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Old 08-10-2009, 06:26 PM   #21
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Just did a saison this past weekend, mashed at 148* for 90 minutes. Not too low of a temp at all. Split the 11gal batch into two, using 3724 for one and 3522 for the other.

Day 3 - fermenting at ~84* upping it to ~90* tonight or tomorrow, then possibly up to 95* later this week if I feel crazy.

http://www.homebrewtalk.com/f12/miss-saison-her-surly-sister-131497/

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Originally Posted by DrinksWellWithOthers View Post
I picked up a pack of 3724 last week and am going to brew up my Saison on Monday. I know, kinda late in the game but better late than never. What temp did you guys mash at? Is 148F too low?


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Old 08-11-2009, 11:03 AM   #22
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Is it just me, or are Belguim yeast just really lazy. It seems they have been spoiled by the monks for too many centuries and they all seem to require to be rousted.
I hate lazy workers, but it takes one to know one.



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Old 08-12-2009, 12:36 AM   #23
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I couldn't wait a week to take another SG reading.

It's now somewhere between 1.014 and 1.020, so the yeast is still definitely in the game. Temperature is holding ~85 deg. F. I swirled the yeast somewhat vigorously to help rouse it to assist with a strong finish.

-Steve

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Old 08-12-2009, 04:43 AM   #24
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Quote:
Originally Posted by Kauai_Kahuna View Post
Is it just me, or are Belguim yeast just really lazy. It seems they have been spoiled by the monks for too many centuries and they all seem to require to be rousted.
I hate lazy workers, but it takes one to know one.
dude. you need to pray to them.
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Old 08-14-2009, 12:34 AM   #25
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I just bottled my saison. It was at 85-87 for ~6 weeks and I roused the yeast for the last 3 weeks pretty gently, so I figured it was done. Gravity at bottling = 1.024

I didn't prime them so we'll see what they do in the bottles, I'll try to keep them warm. They're plastic so at least it won't be that dangerous of a situation if they overcarb. Assuming I get the lazy prick yeasties to actually ferment any further. Jesus.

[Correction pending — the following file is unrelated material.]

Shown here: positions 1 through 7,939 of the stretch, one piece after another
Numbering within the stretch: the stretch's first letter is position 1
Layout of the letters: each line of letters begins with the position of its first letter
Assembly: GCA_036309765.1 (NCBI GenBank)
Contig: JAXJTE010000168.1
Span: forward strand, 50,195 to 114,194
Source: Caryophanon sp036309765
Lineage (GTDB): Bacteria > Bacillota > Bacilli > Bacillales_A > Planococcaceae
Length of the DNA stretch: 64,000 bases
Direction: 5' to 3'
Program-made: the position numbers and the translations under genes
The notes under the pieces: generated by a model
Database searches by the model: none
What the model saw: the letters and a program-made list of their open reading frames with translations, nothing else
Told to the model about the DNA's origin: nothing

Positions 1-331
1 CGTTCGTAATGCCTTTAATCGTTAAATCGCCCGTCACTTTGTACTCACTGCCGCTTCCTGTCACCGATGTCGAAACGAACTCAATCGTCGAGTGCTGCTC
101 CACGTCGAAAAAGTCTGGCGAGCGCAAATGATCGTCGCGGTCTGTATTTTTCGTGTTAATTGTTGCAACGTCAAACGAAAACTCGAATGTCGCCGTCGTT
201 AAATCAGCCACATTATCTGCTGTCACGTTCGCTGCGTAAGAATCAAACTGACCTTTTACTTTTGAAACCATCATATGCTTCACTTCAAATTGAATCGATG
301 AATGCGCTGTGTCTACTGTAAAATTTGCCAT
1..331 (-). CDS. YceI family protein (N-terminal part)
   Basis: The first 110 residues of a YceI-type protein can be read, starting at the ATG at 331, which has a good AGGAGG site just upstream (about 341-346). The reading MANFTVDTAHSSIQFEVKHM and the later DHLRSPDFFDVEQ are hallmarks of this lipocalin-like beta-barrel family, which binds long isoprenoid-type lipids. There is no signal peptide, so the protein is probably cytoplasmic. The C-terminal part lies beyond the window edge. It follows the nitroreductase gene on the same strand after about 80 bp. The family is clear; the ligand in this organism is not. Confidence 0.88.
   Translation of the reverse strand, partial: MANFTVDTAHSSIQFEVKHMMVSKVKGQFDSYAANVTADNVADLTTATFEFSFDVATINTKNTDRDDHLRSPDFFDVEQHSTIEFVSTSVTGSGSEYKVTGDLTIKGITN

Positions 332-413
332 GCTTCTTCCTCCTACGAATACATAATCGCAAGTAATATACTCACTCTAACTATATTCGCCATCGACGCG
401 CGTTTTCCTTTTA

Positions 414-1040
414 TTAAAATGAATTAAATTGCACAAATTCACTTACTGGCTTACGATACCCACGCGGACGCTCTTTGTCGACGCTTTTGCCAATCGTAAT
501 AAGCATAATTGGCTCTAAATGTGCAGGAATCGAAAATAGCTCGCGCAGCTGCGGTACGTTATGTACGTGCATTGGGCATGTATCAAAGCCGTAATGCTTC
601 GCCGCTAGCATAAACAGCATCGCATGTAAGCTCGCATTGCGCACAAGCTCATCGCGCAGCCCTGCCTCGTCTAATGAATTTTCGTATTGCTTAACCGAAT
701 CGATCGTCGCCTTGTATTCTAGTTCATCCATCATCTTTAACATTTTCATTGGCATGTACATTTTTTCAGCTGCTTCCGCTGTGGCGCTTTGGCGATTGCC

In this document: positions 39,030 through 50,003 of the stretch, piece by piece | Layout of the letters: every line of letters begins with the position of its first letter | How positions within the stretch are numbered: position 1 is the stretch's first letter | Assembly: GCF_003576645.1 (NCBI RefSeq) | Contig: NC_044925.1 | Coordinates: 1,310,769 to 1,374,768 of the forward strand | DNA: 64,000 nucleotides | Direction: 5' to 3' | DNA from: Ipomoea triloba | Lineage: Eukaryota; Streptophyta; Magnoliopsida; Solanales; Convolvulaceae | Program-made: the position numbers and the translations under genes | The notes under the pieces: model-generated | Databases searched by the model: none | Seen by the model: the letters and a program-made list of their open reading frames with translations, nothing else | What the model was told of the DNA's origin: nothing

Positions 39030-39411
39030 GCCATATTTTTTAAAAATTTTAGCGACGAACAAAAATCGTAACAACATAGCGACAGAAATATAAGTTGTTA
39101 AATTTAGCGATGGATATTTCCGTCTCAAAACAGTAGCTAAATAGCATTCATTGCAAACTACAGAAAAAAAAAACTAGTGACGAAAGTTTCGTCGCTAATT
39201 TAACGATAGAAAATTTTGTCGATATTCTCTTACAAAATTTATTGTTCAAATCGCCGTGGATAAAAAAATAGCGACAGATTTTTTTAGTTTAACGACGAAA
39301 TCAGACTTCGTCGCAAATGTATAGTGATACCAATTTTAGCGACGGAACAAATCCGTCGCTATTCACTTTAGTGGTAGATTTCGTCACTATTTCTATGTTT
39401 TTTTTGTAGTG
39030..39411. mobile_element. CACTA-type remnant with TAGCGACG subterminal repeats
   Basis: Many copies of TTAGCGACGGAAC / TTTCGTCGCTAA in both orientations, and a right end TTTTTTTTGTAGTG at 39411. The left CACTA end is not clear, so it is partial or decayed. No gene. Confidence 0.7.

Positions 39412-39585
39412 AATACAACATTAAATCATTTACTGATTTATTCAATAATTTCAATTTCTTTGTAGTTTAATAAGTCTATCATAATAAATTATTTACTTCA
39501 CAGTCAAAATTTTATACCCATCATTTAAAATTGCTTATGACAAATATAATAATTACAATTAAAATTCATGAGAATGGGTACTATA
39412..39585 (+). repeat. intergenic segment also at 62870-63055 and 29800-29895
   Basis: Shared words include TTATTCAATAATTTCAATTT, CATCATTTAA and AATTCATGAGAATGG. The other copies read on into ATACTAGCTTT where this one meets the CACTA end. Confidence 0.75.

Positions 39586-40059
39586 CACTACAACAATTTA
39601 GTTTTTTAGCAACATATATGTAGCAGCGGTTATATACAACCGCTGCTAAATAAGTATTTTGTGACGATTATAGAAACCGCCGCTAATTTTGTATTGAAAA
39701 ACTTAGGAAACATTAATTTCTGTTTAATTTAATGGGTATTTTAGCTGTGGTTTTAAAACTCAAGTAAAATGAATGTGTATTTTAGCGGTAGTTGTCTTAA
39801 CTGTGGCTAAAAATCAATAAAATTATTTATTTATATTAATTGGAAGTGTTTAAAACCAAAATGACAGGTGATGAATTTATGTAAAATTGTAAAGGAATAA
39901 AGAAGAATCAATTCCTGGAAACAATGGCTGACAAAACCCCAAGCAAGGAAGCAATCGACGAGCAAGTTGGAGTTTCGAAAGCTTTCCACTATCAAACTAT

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Old 08-14-2009, 02:49 AM   #26
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I'm not sure precisely, but I remember recently reading in the Farmhouse Ales book that the Dupont strain can do really well at 75-82 degrees, and produces less phenols. I should look up the reference.

In any case, my harvested standard dupont + christmas dupont = crazy fast. Granted, I made a nice starter for it, but it finished in 2 days, from 1.055 to 1.010. It'll likely dry out a tad more, but either way I'm really satisfied with it. I fermented around 80 degrees, but it may have risen a few degrees.

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Old 08-20-2009, 01:25 AM   #27
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I hereby declare my Saison a complete success!!! and what I mean by success is that does not suck. I am new to to the style also. I like them, packs a good buzz.

Thanks to everyone on the board

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Old 08-20-2009, 01:25 PM   #28
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I brewed a Saison on Sunday, the OG was 1.053. The krausen fell yesterday and it's sitting at about 1.022. The temp is holding steady at the mid to high 80's. It's wrapped in towels and a heating pad. Now the waiting game begins...

The last one I brewed started at 1.060 and stalled at 1.035. It took months, but it finally finished at about 1.006

This yeast is a pain.

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Old 08-20-2009, 03:45 PM   #29
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You should try 3711 on your next one.

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Old 08-26-2009, 01:21 AM   #30
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Well, she's finally down to 1.011 after four fracking weeks. It was 1.014 six days ago, so I'm not sure when it hit 1.011, or even if it's done.

The taste is great-- nice pilsener maltiness with a mellow tartness, slightly spicy, crisp, and some definite alcohol.

I'll give it a few more days to see what happens. Right now, it's at 80% apparent attenuation which is the top of the range for this yeast. It just feels so wrong to have it sitting at 85 deg. F. for so long...

-Steve



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